The MLB Draft Lottery takes place Tuesday night, and the Detroit Tigers currently hold the sixth pick in next year's draft
For the first time ever, Major League Baseball will hold a lottery to determine the order of the top of the draft. The Detroit Tigers, currently holding the sixth pick, could rise, fall, or stay put depending on how the ping pong balls fall.
The Draft Lottery will be held Tuesday night at 8:30 p.m. ET and will air on MLB Network. It was worked into the CBA during last year's lockout as an anti-tanking measure, where much like draft lotteries in other sports, the teams with the worst records still have the highest chance at landing the first overall pick, but it's not guarenteed.
All 18 teams that didn't make the playoffs in 2022 will participate in the draft, and thus all have a chance to get the first overall pick. The first six spots in the first round are determined, which means the team with the worst record—the Washington Nationals—could pick as low as seventh.
The odds range for the top six teams are a follows. The rest of the odds can be found here.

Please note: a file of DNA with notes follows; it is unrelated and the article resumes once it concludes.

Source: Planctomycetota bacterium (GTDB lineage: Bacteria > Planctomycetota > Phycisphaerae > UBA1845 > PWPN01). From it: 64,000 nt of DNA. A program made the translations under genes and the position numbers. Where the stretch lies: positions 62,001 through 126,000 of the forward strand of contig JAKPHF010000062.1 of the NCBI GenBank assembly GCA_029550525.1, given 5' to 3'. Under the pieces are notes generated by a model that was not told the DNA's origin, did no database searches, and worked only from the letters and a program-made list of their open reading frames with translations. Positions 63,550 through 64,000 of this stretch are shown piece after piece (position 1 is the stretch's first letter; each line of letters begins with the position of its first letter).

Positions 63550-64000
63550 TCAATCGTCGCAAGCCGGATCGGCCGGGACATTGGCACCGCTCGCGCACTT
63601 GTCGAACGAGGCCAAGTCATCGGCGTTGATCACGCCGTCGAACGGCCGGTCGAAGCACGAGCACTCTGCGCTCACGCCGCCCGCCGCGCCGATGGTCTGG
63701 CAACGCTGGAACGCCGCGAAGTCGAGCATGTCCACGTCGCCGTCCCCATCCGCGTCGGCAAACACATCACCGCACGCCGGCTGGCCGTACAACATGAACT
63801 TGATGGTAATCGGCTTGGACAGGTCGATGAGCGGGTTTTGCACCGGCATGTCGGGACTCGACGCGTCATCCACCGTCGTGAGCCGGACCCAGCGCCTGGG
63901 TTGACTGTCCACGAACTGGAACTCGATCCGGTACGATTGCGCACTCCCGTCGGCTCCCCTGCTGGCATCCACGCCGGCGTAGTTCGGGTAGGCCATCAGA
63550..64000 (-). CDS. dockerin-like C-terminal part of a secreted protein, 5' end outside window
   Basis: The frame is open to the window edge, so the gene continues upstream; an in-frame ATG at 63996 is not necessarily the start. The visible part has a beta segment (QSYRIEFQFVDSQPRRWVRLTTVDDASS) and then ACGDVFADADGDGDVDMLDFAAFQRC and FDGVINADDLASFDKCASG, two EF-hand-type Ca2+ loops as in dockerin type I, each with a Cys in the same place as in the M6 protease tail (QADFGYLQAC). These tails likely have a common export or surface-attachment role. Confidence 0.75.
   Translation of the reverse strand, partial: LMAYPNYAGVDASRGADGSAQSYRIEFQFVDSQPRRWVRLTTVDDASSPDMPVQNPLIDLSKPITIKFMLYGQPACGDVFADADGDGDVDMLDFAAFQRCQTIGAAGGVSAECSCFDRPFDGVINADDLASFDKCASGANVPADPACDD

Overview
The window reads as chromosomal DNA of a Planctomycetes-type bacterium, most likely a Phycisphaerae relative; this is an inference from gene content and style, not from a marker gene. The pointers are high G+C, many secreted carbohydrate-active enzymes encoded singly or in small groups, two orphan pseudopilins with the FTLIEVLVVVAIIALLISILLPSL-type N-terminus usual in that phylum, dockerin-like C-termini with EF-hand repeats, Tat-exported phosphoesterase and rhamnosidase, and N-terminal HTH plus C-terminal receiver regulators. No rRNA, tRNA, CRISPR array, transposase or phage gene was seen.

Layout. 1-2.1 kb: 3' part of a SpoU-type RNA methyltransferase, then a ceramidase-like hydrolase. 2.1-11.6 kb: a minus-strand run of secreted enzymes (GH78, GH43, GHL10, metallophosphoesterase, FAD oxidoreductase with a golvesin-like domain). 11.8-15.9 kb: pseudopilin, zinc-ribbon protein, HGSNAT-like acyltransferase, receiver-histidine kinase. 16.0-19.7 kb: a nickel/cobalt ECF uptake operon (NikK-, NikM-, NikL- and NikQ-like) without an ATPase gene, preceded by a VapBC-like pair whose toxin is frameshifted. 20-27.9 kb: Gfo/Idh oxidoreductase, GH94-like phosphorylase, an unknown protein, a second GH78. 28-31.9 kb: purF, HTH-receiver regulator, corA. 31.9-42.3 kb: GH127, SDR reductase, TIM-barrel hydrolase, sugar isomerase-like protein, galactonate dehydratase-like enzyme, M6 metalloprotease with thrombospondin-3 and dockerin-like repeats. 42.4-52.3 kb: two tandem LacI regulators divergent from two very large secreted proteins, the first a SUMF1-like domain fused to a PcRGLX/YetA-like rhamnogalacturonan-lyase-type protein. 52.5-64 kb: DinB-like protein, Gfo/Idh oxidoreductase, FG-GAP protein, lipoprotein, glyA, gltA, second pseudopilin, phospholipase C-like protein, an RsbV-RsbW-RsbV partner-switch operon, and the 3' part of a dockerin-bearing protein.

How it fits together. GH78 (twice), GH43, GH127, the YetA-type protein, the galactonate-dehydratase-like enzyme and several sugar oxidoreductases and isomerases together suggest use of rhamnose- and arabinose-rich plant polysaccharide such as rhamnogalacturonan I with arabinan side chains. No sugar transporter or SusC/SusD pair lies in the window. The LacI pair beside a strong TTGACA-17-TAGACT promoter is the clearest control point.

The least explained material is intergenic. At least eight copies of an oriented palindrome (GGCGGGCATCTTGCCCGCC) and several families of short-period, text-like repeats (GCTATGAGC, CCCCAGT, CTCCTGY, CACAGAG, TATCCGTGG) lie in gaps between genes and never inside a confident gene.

- Nationals (55-107), 16.5%
- A’s (60-102), 16.5
- Pirates (62-100), 16.5
- Reds (62-100), 13.2
- Royals (65-97), 10.0
- Tigers (66-96), 7.5
As you can see, the Detroit Tigers have a 7.5% chance of landing the first pick in the draft. The top three teams all have the same odds, which is also an anti-tanking measure. The rest of the draft after the lottery picks will go in reverse order of the teams' 2022 winning percentage.
It's still very early, but the consenus best prospect of the 2023 draft class appears to be LSU OF Dylan Crews. That seems to be the prize that everyone is hoping for. He would obviously be a great addition to the Tigers farm system.
Getting the No.1 pick would be huge for this organization. But needless to say, the odds are most definiely not in their favor. In fact, they have a better chance at falling further than the sixth pick than getting the top pick. That's how these draft lotteries work. It's a crapshoot.
It's really unfortuate that MLB went in this direction, but it is what it is. I'm not saying tanking wasn't a problem—it definitely was (and still is). There's just got to be a better way to combat it than a draft lottery.
Tangent aside, there's more about the draft lottery in the link above. We'll have an article the next day about where the Tigers ended up if you can't watch it live. If they stay put, I'd call that a win.